Transdiagnostic school-based intervention for adolescents with early persistent psychiatric symptoms: An initial single-group effect study

Saliha el Bouhaddani, Wim Veling, Barbara Schaefer, Theo Doreleijers, Lieke van Domburgh

Research output: Contribution to journalArticleAcademicpeer-review

Abstract

Aim: Mental health intervention programs for adolescents generally focus on specific symptoms, such as anxiety or depression. Psychiatric symptoms in adolescence are often heterogeneous, transient and shift over time. These characteristics require a transdiagnostic approach with emphasis on positive psychological development. This study aimed to examine the feasibility and effectiveness of Mastermind, a novel transdiagnostic intervention targeting general underlying mechanisms of psychiatric symptoms in adolescents. Methods: Adolescents were screened for psychiatric symptoms with the Strengths and Difficulties Scale in a school-based program in two consecutive years. Adolescents were eligible for the intervention when they had psychiatric symptoms at both screening assessments. Participants received an 8 weeks program containing elements of empowerment and attention bias modification. Psychiatric symptoms were assessed before the start of the intervention, immediately after the intervention and at 6-month follow-up. Results: A total of 241 adolescents were eligible for the intervention, of whom 80 participated (mean age 12.5 years). Generalized Estimating Equations, adjusted for gender and educational level, showed a decrease of negative attention bias, psychotic, anxiety, depression and behavioural symptoms immediately after intervention. The effects remained at follow-up. Overall risk for psychiatric disorders, distress and low self-esteem had decreased at follow-up. Conclusions: A simple two-step school-based screening can identify adolescents with persistent psychiatric symptoms. The Mastermind transdiagnostic group intervention may be effective to reduce psychiatric symptoms, enhance self-esteem and lower the risk for developing psychiatric disorders.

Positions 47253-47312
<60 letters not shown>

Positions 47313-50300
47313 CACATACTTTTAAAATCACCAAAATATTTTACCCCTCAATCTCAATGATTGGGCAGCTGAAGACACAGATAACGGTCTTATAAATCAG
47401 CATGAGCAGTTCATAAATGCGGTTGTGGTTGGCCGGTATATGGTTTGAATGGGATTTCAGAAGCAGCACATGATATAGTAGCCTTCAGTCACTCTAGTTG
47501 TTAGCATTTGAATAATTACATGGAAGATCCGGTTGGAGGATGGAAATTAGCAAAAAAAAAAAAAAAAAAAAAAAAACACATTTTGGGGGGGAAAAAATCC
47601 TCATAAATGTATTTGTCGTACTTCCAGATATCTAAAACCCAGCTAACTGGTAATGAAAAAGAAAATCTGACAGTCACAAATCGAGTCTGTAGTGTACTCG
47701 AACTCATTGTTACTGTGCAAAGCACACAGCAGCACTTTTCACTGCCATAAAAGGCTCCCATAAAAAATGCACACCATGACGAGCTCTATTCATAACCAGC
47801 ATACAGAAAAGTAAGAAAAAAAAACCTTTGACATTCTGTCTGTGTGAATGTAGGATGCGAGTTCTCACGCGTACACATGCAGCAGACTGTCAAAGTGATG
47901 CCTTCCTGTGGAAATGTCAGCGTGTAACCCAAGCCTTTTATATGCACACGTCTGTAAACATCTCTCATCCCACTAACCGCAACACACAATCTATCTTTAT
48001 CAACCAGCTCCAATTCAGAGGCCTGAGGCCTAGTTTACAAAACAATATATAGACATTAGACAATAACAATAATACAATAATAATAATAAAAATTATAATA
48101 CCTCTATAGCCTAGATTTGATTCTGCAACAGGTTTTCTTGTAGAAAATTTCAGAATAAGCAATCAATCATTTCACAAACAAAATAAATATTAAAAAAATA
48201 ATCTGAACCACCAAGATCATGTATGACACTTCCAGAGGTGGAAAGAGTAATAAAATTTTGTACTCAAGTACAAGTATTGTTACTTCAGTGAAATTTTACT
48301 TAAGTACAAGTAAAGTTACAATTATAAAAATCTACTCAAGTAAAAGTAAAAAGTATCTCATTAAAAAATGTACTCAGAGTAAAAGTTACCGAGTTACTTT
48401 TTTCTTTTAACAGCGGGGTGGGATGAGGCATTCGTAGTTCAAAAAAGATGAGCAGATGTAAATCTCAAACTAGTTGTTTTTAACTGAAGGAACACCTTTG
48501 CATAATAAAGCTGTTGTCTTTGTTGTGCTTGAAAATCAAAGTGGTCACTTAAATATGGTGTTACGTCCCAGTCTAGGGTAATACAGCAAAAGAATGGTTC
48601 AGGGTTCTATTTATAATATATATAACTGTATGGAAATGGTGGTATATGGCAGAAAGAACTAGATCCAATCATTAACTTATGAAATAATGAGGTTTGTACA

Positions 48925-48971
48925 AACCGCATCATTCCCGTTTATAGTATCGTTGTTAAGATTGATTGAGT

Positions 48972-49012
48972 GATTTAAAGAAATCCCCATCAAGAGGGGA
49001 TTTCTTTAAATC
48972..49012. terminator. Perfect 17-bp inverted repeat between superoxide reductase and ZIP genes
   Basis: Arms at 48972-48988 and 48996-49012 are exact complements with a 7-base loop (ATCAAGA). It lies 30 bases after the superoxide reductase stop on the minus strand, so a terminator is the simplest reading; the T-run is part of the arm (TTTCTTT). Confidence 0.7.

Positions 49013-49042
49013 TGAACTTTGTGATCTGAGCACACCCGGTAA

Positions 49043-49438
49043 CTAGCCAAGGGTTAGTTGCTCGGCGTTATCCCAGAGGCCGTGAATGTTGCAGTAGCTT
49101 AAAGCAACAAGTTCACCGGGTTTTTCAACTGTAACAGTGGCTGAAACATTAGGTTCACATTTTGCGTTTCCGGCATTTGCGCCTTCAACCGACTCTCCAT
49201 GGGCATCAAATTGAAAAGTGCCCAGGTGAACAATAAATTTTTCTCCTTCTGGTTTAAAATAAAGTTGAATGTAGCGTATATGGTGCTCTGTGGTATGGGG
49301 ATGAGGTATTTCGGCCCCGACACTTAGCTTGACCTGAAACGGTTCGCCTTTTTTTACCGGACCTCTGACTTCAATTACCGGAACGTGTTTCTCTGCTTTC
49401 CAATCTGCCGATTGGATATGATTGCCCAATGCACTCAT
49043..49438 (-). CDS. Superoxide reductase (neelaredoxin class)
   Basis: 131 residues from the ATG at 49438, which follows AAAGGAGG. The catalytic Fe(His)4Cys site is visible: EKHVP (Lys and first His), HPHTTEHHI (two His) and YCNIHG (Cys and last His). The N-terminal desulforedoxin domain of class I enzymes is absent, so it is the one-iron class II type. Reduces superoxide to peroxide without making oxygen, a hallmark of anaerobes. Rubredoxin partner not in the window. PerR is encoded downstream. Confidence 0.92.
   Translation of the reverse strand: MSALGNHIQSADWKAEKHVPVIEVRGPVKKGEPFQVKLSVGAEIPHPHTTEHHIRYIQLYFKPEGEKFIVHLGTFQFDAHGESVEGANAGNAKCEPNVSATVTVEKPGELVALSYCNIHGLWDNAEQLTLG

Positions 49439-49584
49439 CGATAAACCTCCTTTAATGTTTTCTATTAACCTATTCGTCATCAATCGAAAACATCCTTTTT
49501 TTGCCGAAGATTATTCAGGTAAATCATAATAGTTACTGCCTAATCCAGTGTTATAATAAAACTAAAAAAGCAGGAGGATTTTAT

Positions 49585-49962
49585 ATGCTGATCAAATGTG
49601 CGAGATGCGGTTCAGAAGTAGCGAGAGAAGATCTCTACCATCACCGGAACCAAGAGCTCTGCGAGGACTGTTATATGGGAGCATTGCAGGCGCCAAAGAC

Original languageEnglish
JournalEarly Intervention in Psychiatry
DOIs
Publication statusE-pub ahead of print - 2018

Cite this

@article{e702d88e9fa14277921feb6dccdb675c,
title = "Transdiagnostic school-based intervention for adolescents with early persistent psychiatric symptoms: An initial single-group effect study",